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dc.contributor.authorHinson, Lisa Austin
dc.description.abstractI investigate whether managerial motivations for issuing management forecasts impact the relation between forecast policies and the cost of equity capital. Extant research on the relation between voluntary disclosure and the cost of equity capital assumes that management discloses information to credibly adjust investor expectations and, thus, lower cost of capital. My study is motivated by the low likelihood that all management forecasts yield the credible information underlying the beneficial effect on cost of equity capital. Drawing from the literature on management forecast incentives, I classify management forecast motivations other than cost of capital reduction into three categories: (1) compliance with exchange rules, (2) opportunism to benefit managerial self-interests, and (3) opportunism to benefit aligned managerial/existing shareholder interests. I find that, of firms that forecast, those with policies containing higher percentages of forecasts motivated by rule compliance, managerial opportunism, and aligned managerial/existing shareholder opportunism have higher cost of equity capital. Thus, evidence suggests that underlying forecast motivations impact the management earnings forecast policy-cost of equity capital relation.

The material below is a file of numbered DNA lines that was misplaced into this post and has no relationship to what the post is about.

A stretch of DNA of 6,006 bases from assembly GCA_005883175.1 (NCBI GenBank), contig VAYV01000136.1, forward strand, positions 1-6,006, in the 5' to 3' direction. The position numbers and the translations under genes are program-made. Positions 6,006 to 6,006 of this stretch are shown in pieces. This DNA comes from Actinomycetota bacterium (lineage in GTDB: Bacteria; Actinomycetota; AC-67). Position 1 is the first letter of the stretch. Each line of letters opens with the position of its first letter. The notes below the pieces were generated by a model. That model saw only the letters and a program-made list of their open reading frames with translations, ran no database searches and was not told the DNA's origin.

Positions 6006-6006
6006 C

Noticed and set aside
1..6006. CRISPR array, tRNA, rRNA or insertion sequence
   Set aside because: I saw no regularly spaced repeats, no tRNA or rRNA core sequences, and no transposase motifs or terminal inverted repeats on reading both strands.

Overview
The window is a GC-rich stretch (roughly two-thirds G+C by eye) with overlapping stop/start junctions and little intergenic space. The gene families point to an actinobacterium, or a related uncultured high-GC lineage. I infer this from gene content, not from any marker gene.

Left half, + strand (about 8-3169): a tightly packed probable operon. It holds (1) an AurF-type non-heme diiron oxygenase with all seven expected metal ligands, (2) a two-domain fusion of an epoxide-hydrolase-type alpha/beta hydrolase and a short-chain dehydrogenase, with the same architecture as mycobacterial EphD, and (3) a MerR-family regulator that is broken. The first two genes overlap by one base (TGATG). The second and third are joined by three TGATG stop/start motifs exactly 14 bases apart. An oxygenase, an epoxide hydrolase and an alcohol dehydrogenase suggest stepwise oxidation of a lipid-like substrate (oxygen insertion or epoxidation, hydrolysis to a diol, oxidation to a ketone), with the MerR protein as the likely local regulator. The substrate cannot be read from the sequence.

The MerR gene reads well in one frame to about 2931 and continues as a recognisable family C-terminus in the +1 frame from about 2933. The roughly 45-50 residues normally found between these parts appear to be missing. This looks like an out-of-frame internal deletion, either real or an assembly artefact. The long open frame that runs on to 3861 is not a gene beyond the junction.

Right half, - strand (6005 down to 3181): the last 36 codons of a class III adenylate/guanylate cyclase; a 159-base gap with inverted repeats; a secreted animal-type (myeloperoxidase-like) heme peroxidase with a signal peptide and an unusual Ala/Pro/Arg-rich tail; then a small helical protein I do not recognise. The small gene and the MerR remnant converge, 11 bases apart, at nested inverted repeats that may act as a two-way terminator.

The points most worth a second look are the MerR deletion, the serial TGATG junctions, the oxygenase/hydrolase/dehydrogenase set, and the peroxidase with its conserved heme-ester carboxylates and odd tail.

dc.rightsOn Campus Only Until 2018-05-01
dc.subjectManagement forecasts
dc.subjectvoluntary disclosure
dc.subjectcost of capital
dc.titleManagement earnings forecast policies and the cost of equity capital
dc.title.alternativedo motives matter?
dc.description.departmentBusiness Administration
dc.description.advisorStephen Baginski
dc.description.committeeStephen Baginski
dc.description.committeeSanthosh Ramalingegowda
dc.description.committeeJohn Campbell
dc.description.committeeLinda S. Bamber

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